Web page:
More than 120 years after Samuel Warren and Louis Brandeis published “The Right to Privacy” in Harvard Law Review, Michael Patrick Lynch said that worry resonates louder than ever.
Ten days after the Sept. 11 attacks, Sandra Day O’Connor, at the time a Supreme Court Justice, spoke at Duquesne University School of Law. Constitutional law scholar Ken Gormley recalled part of O’Connor’s speech that he “couldn’t shake out of [his] mind.”
Rules are harder to break when they’re God’s rules.
Two months ago, the Princeton sociologist Janet Vertesi tested the limits of digital privacy: she attempted to conceal her pregnancy from the Internet. She told her family and friends not to post about it on social media, used the untraceable Internet browser Tor and set up a new email account on a separate server.
Recent public discourse has revolved around the importance of, and trade-off between, privacy and security. One can’t easily weigh the two, however, without first understanding what makes privacy valuable at all.
Alberto Gonzales believes most Americans have no clue what their rights to privacy are.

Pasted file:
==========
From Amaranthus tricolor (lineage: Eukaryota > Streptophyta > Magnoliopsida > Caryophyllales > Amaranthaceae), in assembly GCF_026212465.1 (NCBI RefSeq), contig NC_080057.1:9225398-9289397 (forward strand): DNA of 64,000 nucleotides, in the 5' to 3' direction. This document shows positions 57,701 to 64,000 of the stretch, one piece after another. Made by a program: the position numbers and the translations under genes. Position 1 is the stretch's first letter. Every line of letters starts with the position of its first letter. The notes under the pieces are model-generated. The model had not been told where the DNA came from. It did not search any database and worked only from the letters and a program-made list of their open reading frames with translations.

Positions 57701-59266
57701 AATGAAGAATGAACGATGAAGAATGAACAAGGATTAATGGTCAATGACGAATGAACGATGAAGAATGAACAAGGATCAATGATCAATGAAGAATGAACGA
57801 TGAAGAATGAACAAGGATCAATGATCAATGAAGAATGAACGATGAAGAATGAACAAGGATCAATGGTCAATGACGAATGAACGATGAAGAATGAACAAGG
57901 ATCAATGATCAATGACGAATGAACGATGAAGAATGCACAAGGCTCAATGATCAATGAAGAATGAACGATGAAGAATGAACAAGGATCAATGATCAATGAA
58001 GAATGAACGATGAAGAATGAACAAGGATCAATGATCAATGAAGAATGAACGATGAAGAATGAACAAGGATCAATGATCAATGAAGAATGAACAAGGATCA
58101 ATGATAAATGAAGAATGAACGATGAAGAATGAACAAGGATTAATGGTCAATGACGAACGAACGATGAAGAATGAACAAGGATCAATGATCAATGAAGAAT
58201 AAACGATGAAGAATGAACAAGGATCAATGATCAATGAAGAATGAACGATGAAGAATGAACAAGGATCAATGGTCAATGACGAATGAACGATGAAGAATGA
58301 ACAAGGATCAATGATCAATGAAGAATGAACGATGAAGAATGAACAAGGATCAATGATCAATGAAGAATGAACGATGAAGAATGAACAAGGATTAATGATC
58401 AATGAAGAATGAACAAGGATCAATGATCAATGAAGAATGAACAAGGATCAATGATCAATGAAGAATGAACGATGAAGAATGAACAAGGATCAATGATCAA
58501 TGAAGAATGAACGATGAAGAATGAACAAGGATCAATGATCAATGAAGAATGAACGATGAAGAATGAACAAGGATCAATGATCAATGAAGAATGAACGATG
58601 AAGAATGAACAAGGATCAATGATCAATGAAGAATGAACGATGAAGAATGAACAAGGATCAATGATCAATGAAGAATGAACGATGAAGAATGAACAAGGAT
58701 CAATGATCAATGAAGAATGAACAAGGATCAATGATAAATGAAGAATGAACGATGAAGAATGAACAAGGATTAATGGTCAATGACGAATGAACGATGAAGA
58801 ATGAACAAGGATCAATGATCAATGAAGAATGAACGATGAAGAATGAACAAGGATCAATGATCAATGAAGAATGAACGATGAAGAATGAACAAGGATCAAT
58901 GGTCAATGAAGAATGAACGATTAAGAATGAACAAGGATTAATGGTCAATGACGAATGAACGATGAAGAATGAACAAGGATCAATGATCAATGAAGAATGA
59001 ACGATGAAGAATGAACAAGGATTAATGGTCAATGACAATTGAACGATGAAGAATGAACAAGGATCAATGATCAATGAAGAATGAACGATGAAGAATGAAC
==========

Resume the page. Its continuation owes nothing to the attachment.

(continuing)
The age old question — What does it mean to be human? — can be answered in part by looking at people’s daily conditions and rhythms, how people interact with others and within themselves. These routine acts, Yehudah Mirsky said, help define who a person is.
The average teenage girl sends 100 text messages a day, a fact that was not lost on Amanda Lenhart while she was coaching high school rowing in the early 2000s. Soon, she began noticing the other ways teens used technology were vastly
An-Na’im, the Charles Howard Candler Professor of Law and director of the Center for International & Comparative Law at the Emory University School of Law, spoke about American Muslims and communities at the 2 p.m. Interfaith Lecture Tuesday in the Hall of Philosophy.
The first website was established in 1991. The world has changed dramatically in just 23 years.